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Photograph: Stephanie Breijo for Time Out

In a surprise to no one, L.A.’s most iconic dish is the taco (may it reign forever)

We asked you to vote for the city’s most iconic dish, and the results weren’t even close.

Written by
Stephanie Breijo

L.A. is full of universal truths: There’s traffic along the 405 somewhere, Burbank is the superior airport and the taco is king—that last truth is why we’re here today, gathered to celebrate the ultimate Angeleno meal. Time Out L.A. asked you to vote for our city’s most iconic dish as part of the Time Out Index and the winner is, of course, the taco—and it wasn’t even close.

Found in alleyways and Michelin-starred restaurants and street carts and historic food halls and car washes and every other corner of this city, tacos remain the undefeated champion for every mood, budget and craving. Traditionalists who specialize in tacos from hyper-specific regions are lauded and lifted up just as much as our modern mad-scientist taqueros bending all the rules, and ditto those dedicated to the ever-growing movement of cheffy, Alta California tacos piled with microgreens or anything else that catches their eye at the farmers’ market.

But how did we get here? While the exact origins of the taco are unknown, when it comes to pinpointing the dish’s beginnings, it’s all about that base: Nixtamalized corn, which forms the base of many a tortilla today, can be traced to more than 3,000 years ago when Mesoamerican cultures used it to hold and spoon up beans, meats and stews.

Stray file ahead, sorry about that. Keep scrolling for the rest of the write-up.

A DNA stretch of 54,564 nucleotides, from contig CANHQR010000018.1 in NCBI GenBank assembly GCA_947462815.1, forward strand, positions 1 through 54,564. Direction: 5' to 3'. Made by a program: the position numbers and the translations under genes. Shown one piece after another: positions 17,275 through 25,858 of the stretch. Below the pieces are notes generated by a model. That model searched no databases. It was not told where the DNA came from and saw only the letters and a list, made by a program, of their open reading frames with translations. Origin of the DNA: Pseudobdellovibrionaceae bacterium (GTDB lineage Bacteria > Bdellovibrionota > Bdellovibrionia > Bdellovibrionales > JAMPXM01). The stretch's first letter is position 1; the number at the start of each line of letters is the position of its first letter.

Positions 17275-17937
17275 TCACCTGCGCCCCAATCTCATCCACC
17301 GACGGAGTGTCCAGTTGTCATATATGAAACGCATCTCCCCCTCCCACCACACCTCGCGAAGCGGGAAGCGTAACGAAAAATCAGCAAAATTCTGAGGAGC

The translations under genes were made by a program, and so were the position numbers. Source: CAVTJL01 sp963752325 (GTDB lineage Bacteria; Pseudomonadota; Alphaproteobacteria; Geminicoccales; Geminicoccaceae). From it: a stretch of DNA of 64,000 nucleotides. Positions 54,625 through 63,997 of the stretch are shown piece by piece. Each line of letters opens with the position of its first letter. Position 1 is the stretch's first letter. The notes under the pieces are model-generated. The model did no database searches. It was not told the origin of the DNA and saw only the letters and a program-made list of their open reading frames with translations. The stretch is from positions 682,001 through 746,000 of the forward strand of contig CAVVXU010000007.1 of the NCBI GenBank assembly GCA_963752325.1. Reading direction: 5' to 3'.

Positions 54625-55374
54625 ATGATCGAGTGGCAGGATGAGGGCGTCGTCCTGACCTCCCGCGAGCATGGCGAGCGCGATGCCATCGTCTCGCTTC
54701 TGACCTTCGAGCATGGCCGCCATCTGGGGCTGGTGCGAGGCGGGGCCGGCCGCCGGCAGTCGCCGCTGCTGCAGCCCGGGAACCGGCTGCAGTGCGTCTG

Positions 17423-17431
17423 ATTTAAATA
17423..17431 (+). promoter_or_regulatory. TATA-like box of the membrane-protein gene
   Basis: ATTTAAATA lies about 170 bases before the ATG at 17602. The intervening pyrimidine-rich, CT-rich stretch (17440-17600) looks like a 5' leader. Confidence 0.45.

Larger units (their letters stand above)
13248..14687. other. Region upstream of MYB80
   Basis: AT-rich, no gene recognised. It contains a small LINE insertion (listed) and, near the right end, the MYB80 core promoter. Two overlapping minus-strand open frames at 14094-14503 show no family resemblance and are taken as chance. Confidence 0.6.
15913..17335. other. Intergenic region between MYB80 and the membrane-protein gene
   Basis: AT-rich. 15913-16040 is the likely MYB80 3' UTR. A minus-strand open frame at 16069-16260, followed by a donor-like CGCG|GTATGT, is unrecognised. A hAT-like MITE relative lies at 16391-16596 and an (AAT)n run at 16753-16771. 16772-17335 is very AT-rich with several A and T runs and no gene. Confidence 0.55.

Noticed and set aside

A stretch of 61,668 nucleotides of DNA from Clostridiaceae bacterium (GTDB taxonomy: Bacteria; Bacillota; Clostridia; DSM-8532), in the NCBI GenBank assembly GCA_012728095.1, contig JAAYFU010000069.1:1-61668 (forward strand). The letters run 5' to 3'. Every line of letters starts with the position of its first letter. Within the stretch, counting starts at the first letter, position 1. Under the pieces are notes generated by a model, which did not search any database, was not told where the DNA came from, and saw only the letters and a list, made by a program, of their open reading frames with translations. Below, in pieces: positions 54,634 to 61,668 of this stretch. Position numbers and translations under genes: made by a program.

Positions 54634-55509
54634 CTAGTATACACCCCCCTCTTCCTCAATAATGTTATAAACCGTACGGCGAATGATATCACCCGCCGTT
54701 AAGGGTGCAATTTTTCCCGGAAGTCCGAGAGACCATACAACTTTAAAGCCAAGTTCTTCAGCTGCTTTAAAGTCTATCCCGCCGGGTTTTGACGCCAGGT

As Latin culture spread its wealth of guisados, moles, masa and more throughout the world, the taco began to take on new flavor and shape. It’s both an art form and a canvas: Tacos can simultaneously be a regional history of Mexico, a glimpse into hyper-personal family recipes and methods, and a bridge between cultures continents—just ask Roy Choi, whose Kogi truck revolutionized L.A. through its tacos heaped high with Korean BBQ short rib and its quesadillas brimming with kimchi.

Los Angeles embraces the taco in all forms, so of course it won in a landslide; the taco toppled the competition with 39% of the vote. The runner-up? Avocado toast, with only three percent. Ramen, burgers and sushi followed with 2 percent, while specifically fish tacos, the French dip sandwich, and general “Mexican food” trailed at one percent. 

Want to celebrate this victory with a taco? Of course you do, and we have a guide to the 29 best tacos in L.A. for just the occasion. In fact, we’ll join you. (Now if only we could decide on where to begin.) 

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